Stan & Ollie | Review


What with this and Paul McGuigan’s recent Gloria Grahame biopic, British cinema seems to be retconning itself a reputation for killing off Hollywood’s hall of fame greats. Very much like with Film Stars Don’t Die in Liverpool, Stan & Ollie boasts a pair of career best performances, delightful wit and heartbreaking pathos. I preferred the former but it’s a close call.

While director Jon S. Baird shoots Jeff’s Pope’s funny yet graceful script with a quiet elegance for the most part, the film’s opening and closing notes are absolute perfection. Baird introduces Steve Coogan‘s Stan Laurel and John C. Reilly’s Oliver Hardy bowler hat first, following them from dressing room to soundstage, via reels of adoring fans, in a neatly edited one-shot long take. It’s bold, audacious and clearly communicates that this is a moment in which the beloved comic duo are at the very peak of their fame. The year is 1937 and they’re in the middle of shooting Way Out West – which will appear in clips over the closing credits. Though inseparable on screen and off, Stan and Ollie – whom everyone calls Babe – are different in size, shape, manner and attitude. Whilst Laurel is a short, slim workaholic, Hardy is tall, tubby and lackadaisical. Both have multiple ex-wives and financial woes but only Stan is prepared to take a hard line on the manager – Danny Huston’s Hal Roach – who put them together but pays them far less than the likes of Chaplin and Keaton. When Stan walks, Ollie stays and each faces sixteen years of decline and fall.

It is, thus, in a dustier 1953 that the film predominantly takes its setting. Ollie’s fatter, Stan’s crinkled more wrinkles and they’ve both gone grey but what really strikes the shift home is the realisation that even their most faithful of fans have moved on. There’s tragic humour in one scene that finds an older lady fiercely arguing with a cashier selling tickets for the new Laurel and Hardy show that he can’t be doing so because ‘they retired years ago’. That said, she’s not entirely wrong. Falling from California to Newcastle, the film follows the pair’s reunion tour across the British isles, a circuit taking them from half-empty halls to sold-out theatres, thanks to word of mouth and some canny publicity, before unexpectedly transpiring to be the closing act of a glittering career. A character study first and foremost, Stan & Ollie almost floats by as more tribute than drama. Either way, it is touching and consistently engaging.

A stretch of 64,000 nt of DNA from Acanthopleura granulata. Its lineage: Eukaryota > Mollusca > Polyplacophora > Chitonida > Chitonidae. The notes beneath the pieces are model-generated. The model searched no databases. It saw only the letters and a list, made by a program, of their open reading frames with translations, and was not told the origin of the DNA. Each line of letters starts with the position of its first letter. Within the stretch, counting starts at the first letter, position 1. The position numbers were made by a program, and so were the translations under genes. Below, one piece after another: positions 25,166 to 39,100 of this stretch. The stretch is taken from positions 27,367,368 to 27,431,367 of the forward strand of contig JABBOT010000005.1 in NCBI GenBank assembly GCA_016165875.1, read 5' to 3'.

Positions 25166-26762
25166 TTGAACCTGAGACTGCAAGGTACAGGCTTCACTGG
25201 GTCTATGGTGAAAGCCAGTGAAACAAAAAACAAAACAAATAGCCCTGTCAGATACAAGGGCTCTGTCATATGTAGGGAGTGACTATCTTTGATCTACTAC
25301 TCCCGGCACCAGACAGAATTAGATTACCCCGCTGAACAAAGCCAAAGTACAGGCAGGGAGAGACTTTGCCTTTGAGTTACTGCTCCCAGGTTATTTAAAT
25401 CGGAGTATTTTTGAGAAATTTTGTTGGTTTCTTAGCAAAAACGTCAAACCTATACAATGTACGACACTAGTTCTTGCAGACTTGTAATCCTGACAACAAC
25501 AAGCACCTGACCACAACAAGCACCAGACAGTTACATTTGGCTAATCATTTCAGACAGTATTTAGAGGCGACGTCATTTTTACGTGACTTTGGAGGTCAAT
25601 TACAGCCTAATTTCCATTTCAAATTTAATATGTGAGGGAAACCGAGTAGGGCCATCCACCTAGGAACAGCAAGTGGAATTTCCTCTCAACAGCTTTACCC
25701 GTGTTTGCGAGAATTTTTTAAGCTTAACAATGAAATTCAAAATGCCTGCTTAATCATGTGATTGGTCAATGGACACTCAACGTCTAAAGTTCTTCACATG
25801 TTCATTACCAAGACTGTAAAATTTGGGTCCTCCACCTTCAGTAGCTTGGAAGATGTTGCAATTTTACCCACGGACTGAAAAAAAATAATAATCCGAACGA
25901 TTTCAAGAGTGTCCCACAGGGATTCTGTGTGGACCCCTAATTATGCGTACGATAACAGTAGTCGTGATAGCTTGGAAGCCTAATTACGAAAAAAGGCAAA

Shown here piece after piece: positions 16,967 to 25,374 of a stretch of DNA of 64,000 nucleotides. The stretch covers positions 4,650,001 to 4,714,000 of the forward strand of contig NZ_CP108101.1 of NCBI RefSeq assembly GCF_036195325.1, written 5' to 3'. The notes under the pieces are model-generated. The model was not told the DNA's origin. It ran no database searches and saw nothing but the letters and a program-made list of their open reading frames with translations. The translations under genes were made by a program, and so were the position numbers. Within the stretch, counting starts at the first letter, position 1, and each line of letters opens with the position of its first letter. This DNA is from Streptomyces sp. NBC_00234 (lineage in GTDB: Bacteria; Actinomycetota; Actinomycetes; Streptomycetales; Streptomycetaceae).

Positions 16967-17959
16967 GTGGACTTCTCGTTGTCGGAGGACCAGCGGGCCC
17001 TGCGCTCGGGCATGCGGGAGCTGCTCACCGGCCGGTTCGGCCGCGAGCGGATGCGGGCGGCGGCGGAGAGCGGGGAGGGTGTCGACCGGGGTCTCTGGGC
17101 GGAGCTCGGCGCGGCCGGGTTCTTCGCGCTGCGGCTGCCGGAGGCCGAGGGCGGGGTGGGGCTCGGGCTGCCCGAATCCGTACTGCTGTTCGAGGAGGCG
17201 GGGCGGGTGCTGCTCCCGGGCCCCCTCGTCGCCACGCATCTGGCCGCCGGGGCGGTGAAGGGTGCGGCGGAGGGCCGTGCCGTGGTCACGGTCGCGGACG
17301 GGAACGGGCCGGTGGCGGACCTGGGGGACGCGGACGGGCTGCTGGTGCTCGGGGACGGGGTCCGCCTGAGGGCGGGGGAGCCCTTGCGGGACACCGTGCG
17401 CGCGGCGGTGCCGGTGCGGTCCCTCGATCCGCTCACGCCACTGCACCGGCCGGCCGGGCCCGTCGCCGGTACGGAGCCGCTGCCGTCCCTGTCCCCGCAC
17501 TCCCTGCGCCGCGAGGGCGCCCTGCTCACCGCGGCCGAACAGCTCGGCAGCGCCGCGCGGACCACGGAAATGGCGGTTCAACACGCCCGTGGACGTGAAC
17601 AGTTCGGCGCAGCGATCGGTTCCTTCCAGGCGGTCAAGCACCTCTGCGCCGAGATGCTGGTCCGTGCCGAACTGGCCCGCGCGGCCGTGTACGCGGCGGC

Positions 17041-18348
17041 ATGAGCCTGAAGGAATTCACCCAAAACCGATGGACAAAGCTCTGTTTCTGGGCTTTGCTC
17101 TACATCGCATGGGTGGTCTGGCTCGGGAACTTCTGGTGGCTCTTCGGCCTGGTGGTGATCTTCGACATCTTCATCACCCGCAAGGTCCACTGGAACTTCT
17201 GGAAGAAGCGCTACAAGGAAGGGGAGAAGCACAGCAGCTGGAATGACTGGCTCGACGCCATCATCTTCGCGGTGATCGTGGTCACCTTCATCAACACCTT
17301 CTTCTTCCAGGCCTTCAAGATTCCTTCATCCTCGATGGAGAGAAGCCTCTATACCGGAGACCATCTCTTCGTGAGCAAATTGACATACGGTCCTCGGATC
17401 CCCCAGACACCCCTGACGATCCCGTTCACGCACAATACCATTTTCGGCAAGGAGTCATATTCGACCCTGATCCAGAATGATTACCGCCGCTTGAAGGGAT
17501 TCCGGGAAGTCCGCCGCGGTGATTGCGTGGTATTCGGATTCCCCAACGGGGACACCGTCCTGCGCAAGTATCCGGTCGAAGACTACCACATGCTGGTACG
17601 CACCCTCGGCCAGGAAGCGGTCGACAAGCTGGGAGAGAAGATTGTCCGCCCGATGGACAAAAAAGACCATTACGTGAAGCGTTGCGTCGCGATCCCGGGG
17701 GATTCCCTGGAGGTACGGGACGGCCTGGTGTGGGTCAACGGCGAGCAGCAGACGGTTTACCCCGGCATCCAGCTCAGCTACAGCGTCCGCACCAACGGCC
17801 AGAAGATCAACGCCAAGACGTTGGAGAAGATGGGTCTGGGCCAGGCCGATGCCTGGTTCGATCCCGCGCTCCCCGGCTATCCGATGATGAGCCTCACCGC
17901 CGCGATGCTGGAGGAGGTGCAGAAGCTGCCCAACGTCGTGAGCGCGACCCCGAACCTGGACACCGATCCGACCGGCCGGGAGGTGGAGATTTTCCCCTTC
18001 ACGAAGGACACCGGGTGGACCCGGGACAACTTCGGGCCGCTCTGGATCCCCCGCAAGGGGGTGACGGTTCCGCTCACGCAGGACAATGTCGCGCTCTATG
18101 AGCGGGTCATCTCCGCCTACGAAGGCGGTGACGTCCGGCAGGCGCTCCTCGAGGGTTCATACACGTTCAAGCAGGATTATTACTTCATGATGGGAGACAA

The film’s power, of course, ascends not least from the incredible performances on which its resonance depends. First instinct would be to term Reilly ‘unrecognisable’ as Hardy but it is the fact that he is quite so recognisable as the American that makes his work here so startling. And it’s not just the prosthetics – which took four hours to apply every day of the shoot. Reilly lives and breathes the role with remarkable truth to life. Not to be outdone, Coogan too impresses as both a physical presence and complex character. Reilly might have made his name in partnership with Will Ferrell – although the least said about Holmes and Watson is the better – but with Coogan he finds so natural a rhythm than one might have thought them to be reuniting too.

Instead, the film reunites Coogan with Pope, who co-wrote Philomena. Retained here is that film’s beautifully measured BAFTA-winning, along with new emphasis on slapstick and broader reaches of physical comedy. Splendidly choreographed routines are scattered in vignettes across the film and, while each is a hoot, not all are recreations of Laurel and Hardy’s own back-catalogue. Shirley Henderson and Nina Arianda deliver, for instance, a comic pairing to rival the titular team as the over-protective Lucille Hardy and over-the-top Ida Laurel. They’re a pleasure to watch and nail killer dialogue with an ear for timing that would have made Laurel and Hardy themselves proud. It’s not all lightness and fun though – if anything, this is a surprisingly melancholic affair – and the whole cast rise to more dramatic beats with a touching depth of empathy. Those who grew up watching Laurel and Hardy might want to bring tissues. 

Stan & Ollie is by no means a loud drama but makes for a perfectly charming experience. There’s a strong emotional backbone to keep it standing and divine showcase turns to flesh out the detail. As for that perfect closing note, Baird makes the most of theatre spotlights to deliver one final, frequently silhouetted, dance.





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